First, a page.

Faculty see tablets as versatile teaching, learning tools
September 21, 2012
assistant professor of communication, uses an iPad during a class about women
and leadership, which she teaches with Beverly Davenport Sypher, professor of
communication and vice provost for faculty affairs. (Purdue University
Since May 2011, the sight of students tinkering with iPads while their teacher looks on has been a common one in Lorraine Kisselburgh's classes.
Kisselburgh, assistant professor of communication, is one of a growing number of Purdue faculty members who are using iPads, tablets and similar devices in the classroom. For Kisselburgh, these devices are more than just high-tech toys -- they're powerful tools that can transform the way students approach learning.
"Using iPads in the classroom changes the nature of student-instructor interaction," Kisselburgh says. "You're able to dynamically interact with the students while they’re actively engaging with new material. That's really the appeal."
Last spring, the Brian Lamb School of Communication received a $23,320 grant from the Provost's Office to purchase 25 iPads and 25 iPod Touches, based upon a proposal from Kisselburgh and Sorin Matei, associate professor of communication. Kept in a mobile cart, the social media lab supports instructional needs for school's faculty members, allowing it to be used in multiple classroom venues, including in the field,
The devices particularly came in handy, Kisselburgh says, during her class on emerging technologies. In that case, each of Kisselburgh's more than 90 students were able to experience and directly engage with the technologies they were studying, as well as use the devices to facilitate discussion. During class, students used Purdue University’s Hotseat application on the iPads to post questions and respond to discussion points during Kisselburgh's lectures.
Other faculty members across campus are using iPads and tablets for myriad purposes. They include Eric Nauman, associate professor of mechanical engineering, who uses an iPad to record videos of his graduate class lectures; he then posts the files online for students to access outside of class. For his undergraduate classes, Nauman creates videos of homework solutions so students can experience in-class material from different perspectives.
"The iPad has enabled me to provide more feedback to my students, and it's provided a means for ensuring students are able to keep up with the class," Nauman says. "My hope is that encouraging active learning in class as well as reflective learning outside of class will make a difference."
On Tuesday (Sept. 25), Jason Bruder, an Apple systems engineer, will talk about using iPads in the classroom during an event open to all faculty and staff. Kevin O'Shea, ITaP educational technologist, also will talk about the group's studio projects. They include Passport, a tablet application that allows professors to award badges to students for academic progress, and Jetpack, which allows professor to create application and e-book hybrids that can replace classroom texts.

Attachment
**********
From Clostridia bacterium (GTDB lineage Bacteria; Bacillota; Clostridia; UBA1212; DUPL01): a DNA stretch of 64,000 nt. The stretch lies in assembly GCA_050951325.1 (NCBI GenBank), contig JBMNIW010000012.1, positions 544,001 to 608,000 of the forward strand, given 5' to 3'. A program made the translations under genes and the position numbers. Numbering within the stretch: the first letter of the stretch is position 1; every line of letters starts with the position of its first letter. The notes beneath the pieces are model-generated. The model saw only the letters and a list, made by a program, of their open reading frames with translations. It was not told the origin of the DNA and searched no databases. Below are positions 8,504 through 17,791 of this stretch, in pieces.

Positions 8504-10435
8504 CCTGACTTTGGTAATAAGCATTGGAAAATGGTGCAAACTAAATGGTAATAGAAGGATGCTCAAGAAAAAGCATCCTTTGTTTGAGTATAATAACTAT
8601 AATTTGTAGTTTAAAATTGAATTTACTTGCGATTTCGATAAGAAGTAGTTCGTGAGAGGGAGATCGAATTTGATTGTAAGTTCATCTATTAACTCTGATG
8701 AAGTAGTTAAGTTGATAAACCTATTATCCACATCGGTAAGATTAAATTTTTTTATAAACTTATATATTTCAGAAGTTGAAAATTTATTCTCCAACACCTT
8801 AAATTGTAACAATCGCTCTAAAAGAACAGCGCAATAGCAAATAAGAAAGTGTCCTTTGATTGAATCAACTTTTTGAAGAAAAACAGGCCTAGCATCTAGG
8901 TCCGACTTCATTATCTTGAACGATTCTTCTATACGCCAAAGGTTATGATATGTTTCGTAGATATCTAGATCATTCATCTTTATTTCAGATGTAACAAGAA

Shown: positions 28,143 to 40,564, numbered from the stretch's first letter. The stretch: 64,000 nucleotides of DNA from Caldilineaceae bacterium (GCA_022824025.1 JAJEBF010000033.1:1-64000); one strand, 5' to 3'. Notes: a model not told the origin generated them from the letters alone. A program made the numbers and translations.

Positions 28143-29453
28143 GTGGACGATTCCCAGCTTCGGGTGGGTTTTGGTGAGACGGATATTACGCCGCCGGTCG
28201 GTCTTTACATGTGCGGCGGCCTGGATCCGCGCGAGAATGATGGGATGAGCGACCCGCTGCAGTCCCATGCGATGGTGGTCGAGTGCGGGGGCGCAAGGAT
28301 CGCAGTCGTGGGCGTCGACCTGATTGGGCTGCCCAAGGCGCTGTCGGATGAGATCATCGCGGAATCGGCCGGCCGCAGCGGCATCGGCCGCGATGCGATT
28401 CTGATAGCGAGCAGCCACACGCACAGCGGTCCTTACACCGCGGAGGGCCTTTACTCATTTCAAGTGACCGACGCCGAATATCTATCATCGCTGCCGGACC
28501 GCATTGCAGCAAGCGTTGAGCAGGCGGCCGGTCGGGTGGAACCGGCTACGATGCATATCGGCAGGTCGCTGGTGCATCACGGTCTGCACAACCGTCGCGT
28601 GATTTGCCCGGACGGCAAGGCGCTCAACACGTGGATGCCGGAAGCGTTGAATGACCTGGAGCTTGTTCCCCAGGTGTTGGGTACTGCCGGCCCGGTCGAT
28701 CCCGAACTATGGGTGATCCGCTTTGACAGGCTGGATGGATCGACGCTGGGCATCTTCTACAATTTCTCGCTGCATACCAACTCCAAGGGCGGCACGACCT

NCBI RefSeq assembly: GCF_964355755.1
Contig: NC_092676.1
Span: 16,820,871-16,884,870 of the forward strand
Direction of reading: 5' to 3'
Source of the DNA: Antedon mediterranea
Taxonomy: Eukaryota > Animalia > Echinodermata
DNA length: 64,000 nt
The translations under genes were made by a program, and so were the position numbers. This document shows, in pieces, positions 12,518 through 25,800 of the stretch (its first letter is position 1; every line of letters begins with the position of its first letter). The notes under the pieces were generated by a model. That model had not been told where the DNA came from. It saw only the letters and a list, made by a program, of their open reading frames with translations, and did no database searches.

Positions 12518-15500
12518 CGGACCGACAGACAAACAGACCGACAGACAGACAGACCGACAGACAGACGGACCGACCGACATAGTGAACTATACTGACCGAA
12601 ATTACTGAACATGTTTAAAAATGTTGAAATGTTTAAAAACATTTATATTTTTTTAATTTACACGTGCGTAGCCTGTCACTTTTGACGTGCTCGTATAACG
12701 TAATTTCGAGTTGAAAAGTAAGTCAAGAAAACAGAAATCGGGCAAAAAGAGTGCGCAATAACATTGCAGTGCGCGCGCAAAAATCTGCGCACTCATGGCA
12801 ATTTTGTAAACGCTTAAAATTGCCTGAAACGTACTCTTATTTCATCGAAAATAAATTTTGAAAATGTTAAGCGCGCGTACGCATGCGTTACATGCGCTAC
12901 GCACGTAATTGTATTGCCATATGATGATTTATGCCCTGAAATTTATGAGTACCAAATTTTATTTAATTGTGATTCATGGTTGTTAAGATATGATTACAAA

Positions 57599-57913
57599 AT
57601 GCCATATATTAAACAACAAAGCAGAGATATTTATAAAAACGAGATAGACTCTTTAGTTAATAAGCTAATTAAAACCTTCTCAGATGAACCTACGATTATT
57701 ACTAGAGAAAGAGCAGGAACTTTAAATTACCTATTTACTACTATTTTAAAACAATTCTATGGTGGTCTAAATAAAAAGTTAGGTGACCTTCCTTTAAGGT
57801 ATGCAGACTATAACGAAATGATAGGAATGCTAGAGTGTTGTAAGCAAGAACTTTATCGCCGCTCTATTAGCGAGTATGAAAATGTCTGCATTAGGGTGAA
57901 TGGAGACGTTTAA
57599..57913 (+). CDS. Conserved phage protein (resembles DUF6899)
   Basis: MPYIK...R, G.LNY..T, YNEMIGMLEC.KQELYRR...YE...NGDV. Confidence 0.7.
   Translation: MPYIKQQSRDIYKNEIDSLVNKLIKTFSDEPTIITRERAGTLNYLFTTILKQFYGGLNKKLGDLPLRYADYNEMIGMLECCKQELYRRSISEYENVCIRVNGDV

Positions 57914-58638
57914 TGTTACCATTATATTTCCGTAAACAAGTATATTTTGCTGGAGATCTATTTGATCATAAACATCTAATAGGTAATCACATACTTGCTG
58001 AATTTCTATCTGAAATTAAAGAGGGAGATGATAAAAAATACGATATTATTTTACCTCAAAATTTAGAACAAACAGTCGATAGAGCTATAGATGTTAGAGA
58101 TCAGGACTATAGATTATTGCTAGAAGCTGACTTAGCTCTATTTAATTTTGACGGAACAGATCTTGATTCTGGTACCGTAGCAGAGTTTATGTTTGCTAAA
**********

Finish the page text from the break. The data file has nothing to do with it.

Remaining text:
The event will take place from 1:30 to 3:30 p.m. in Stewart Center, Room 206. The College of Liberal Arts Office of Information Technology is presenting.
Adam Hagen, ITaP educational technologist, has worked with several faculty members who are using or hope to use tablets in their classrooms. Most of the faculty interest in the technology, Hagen says, has happened since the creation of ITaP's iPad and Tablet User Group in fall 2011.
Faculty members' plans for tablets in the classroom have varied from use as a professor's lecture aid to use by students, based on a group purchase funded by a grant. Faculty interested in speaking with Hagen about this subject may reach him at firstname.lastname@example.org.
The next user group meeting is scheduled for Oct. 2. More details can be found at https://wiki.itap.purdue.edu/display/tabletusrg/iPad+and+Tablets+User%27s+Group. Career Account login credentials are required for access.
At the Fort Wayne campus, Project #mobileEDU has trained three faculty cohorts and one student cohort in the use of iPads. The project includes a new component in which faculty and students in five specific classes will be outfitted with the devices to study how they might affect teaching and learning in the classroom.
In the future, Nauman hopes to team with Chuck Krousgrill, professor of mechanical engineering, and Jeff Rhoads, associate professor of mechanical engineering, to pursue grant money to buy up to 120 iPads. The devices would enable the faculty to project individual students' work on large screens during class. Details of this project, Nauman said, will be determined next summer.
For Kisselburgh, the School of Communication's iPads integrate with her research as well. She and Karthik Ramani, the Donald W. Feddersen Professor of Mechanical Engineering, soon will embark on long-term, National Science Foundation-funded research into how the use of tablets, and other natural user interface tools, might affect brainstorming in design teams.
"Even though we already know them as great teaching and learning tools, the use of tablets may be able to provide even more benefits than we currently realize," Kisselburgh says.
"For example, if engineers can sketch out their thoughts as they are being formed, and quickly share the representations of their ideas with others in their team, how might that change ideas and lead to better collaboration when a group works together? For us, this is an exciting question, and it's one we hope leads to interesting insights about design and collaboration in cyber-enabled environments."
Writer: Amanda Hamon, 49-61325, email@example.com